Creating High Performing People
Valuing a Growth Culture


Mastery? Yeah, we covered that.

Chris McGeehan, Jariram Lead OLEVI Facilitator and OLEVI Professional Coach shares how watching a Jujitsu class led him to refect on the role of Mastery in teaching and learning.

A lot of people have been talking about mastery recently. There seems to be strong links to the Singapore teaching method. Colleagues who have experienced training in this (usually Maths) talk about students in rows being drilled: loads of repetition, zero interaction, zero fun, zero chance of going off down some tangent, because the teacher just needs to ensure that everyone has truly grasped this one specific thing. 

Quickly, people start to comment on the cultural plausibility of this becoming a reality. 

“If your school day is ten hours long and the students are totally motivated, this will work, but it won’t work if you have disaffected British kids who couldn’t care less…”

And sometimes this is where the reflection ends, because someone may have concluded that this is an aspiration not worth entertaining, let alone truly unpicking in order to assimilate the benefits into their context/practice. As a result little changes. 

I watched my son during a Jujitsu class a few weeks ago and it became very obvious that I was watching a highly polished learning system, based on mastery, which was fun. To progress to the next belt, the pupils must demonstrate all the moves with a high degree of precision. They must know the names and understand some theory (otherwise the wrist lock or choke would really injure/damage some kid). The students are then asked to spar – fight each other using the skills and techniques they’ve demonstrated they’ve learned in isolation. In terms of Bloom’s taxonomy, one might argue that this lives somewhere between ‘application’ and perhaps ‘synthesis’, i.e. they are having to combine their knowledge and understanding of the techniques they want to use whilst someone else is trying to attack them, leading to counter moves, combination approaches, etc.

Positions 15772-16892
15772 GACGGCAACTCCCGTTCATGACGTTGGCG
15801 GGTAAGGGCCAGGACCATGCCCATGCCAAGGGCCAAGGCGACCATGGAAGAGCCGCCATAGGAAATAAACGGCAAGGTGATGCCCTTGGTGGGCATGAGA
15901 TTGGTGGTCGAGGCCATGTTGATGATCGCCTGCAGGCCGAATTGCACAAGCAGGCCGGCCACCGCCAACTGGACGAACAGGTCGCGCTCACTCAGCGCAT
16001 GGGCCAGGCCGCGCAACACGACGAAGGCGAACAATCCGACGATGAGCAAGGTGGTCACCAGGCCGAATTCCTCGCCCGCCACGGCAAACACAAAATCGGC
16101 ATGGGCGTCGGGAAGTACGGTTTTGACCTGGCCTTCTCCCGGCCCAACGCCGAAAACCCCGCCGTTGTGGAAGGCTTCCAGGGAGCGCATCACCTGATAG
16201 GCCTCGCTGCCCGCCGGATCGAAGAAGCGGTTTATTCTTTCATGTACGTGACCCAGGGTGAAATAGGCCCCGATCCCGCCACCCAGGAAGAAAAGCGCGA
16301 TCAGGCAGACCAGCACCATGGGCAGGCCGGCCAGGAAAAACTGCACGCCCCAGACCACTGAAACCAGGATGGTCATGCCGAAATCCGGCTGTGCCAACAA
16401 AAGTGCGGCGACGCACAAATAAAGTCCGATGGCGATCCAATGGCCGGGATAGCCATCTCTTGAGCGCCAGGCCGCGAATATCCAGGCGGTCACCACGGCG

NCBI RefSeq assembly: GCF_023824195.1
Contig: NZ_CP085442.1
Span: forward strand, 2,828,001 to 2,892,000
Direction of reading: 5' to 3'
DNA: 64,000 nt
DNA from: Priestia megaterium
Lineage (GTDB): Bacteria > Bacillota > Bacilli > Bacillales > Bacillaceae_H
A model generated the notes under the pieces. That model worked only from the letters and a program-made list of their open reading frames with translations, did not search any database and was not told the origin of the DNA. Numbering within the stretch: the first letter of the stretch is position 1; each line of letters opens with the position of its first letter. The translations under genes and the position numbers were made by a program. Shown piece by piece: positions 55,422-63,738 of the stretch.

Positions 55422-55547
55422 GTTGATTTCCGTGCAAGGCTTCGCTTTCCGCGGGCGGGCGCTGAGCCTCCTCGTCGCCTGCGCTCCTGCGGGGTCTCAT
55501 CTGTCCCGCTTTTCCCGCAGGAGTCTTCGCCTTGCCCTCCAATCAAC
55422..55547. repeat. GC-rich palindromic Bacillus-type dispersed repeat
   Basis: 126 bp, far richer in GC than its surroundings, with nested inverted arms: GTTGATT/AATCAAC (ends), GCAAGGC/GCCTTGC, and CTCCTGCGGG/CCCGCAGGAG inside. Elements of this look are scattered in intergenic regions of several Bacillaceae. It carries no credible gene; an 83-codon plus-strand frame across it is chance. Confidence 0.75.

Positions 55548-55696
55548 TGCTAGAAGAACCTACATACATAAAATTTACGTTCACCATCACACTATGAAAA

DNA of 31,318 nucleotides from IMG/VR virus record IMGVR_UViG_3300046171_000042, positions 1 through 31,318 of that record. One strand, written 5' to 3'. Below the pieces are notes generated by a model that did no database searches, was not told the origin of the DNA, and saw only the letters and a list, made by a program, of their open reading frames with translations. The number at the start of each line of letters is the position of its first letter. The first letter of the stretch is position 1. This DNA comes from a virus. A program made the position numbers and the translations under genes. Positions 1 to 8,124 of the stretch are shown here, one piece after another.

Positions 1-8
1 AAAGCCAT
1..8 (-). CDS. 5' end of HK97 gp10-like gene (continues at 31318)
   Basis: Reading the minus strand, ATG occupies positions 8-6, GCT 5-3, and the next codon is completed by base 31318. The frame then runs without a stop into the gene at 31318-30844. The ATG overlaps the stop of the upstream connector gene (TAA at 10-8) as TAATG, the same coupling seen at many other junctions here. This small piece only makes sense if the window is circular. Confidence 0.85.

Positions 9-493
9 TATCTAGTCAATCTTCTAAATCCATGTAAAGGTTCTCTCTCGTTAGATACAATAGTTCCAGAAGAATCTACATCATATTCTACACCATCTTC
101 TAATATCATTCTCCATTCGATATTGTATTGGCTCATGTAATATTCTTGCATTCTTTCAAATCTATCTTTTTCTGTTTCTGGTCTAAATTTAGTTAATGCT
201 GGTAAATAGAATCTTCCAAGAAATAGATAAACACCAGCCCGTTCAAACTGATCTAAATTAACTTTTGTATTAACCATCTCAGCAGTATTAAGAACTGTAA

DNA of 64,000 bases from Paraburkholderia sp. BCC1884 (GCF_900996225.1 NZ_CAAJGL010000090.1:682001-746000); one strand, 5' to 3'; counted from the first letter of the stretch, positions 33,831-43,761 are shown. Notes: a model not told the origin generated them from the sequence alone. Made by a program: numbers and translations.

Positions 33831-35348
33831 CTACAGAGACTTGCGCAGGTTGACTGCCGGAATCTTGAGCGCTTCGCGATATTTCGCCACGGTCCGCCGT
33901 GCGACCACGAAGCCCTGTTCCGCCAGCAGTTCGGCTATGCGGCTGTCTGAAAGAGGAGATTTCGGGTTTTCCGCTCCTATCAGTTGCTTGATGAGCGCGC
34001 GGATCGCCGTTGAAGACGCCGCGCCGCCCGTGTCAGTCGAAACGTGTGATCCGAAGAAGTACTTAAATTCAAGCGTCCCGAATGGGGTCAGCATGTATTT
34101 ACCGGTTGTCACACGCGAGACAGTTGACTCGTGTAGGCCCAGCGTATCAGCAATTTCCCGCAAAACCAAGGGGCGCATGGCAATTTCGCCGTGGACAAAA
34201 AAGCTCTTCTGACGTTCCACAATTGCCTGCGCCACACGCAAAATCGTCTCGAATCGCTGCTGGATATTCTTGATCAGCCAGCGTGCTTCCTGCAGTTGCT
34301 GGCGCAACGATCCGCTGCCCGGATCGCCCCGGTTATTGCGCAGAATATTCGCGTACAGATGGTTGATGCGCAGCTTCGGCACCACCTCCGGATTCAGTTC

If the student is able to perform the moves, demonstrate understanding of the theory and spar competently, they are awarded that grade/belt. If there are a few slip-ups, inaccuracies or minor faults, the student may only ‘half grade’ – this means that they might be awarded a tag for their belt but they don’t progress to the next level; they will continue to work on the same moves/techniques as before until they are truly mastered. 

The students line up in grade order. Some of the students seem to progress quickly – they earn a new belt every time they grade. Other students progress slowly, some taking a year to achieve their next belt. The ‘lefty’ in me tells me that this is horrible, and self-esteem and confidence must really take blow when students are left behind. Another side of me (must it be the ‘righty’ side?) says it would be ridiculous for someone to be looking at the black belt (Dan grade; apparently those in the know don’t say black belt) syllabus until the more basic skills and techniques are learned properly or mastered. 

Differentiating our teaching styles, the tasks set and the levels of support we provide has become the norm in a lot of teaching that goes on. What would your classroom look like if it was led by a Jujitsu Sensei? What would the school day look like if this was the approach? What would graduation look like? 

Just a thought…


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